The human GID complex engages two independent modules for substrate recruitment
A new paper by the Peter group of the ETH Zurich's Institute of Biochemistry (IBC) finds that the human GID E3 ubiquitin ligase forms a tetrameric complex with two distinct substrate-recruitment modules, namely WDR26-RanBP9 and GID4-ARMC8a. Although the shorter ARMC8b isoform stably assembles into the hGID complex, it lacks the ability to recruit the GID4 substrate-receptor.
The human GID (hGID) complex is a conserved E3 ubiquitin ligase regulating diverse biological processes including glucose metabolism and cell cycle progression. However, the biochemical function and substrate recognition of the multi-subunit complex remain poorly understood. Using biochemical assays, crosslinking-mass spectrometry and cryo-electron microscopy, the researchers show that hGID engages two distinct modules for substrate recruitment, dependent on either WDR26 or GID4.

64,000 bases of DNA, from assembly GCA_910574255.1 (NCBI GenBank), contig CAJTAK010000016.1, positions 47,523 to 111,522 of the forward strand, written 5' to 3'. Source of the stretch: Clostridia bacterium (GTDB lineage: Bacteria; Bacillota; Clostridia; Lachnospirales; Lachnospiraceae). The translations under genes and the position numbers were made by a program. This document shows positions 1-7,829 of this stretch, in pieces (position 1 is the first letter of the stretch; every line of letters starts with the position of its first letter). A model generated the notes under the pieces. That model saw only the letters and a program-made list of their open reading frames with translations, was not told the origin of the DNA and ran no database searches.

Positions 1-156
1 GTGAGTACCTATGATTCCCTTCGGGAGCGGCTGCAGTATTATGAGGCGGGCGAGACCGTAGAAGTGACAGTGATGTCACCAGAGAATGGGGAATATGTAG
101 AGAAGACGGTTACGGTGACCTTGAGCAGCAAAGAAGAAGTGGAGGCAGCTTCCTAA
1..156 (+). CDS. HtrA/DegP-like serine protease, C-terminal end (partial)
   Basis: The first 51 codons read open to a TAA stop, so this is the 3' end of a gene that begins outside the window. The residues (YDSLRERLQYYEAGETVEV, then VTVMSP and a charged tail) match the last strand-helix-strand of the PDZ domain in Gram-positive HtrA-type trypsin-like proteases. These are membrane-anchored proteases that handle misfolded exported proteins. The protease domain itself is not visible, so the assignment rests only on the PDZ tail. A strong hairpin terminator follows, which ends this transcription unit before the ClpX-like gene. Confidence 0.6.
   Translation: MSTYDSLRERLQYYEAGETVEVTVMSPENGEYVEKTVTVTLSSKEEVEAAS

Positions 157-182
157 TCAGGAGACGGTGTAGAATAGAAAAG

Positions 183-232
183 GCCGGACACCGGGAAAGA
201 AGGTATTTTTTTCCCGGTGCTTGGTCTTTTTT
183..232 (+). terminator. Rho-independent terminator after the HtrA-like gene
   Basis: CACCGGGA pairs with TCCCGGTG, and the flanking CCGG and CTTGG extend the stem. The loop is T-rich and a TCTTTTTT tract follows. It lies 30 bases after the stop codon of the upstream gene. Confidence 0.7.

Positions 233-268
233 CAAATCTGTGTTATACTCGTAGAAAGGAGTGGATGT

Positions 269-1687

WDR26 and RanBP9 cooperate to ubiquitinate HBP1 in vitro, while GID4 is dispensable for this reaction. In contrast, GID4 functions as an adaptor for the substrate ZMYND19, which surprisingly lacks a Pro/N-end rule degron. GID4 substrate binding and ligase activity is regulated by ARMC8α, while the shorter ARMC8β isoform assembles into a stable hGID complex that is unable to recruit GID4. Cryo-EM reconstructions of these hGID complexes reveal the localization of WDR26 within a ring-like, tetrameric architecture and suggest that GID4 and WDR26/Gid7 utilize different, non-overlapping binding sites. Together, these data advance our mechanistic understanding of how the hGID complex recruit cognate substrates and provide insights into the regulation of its E3 ligase activity.
The study is published in EMBO Reports.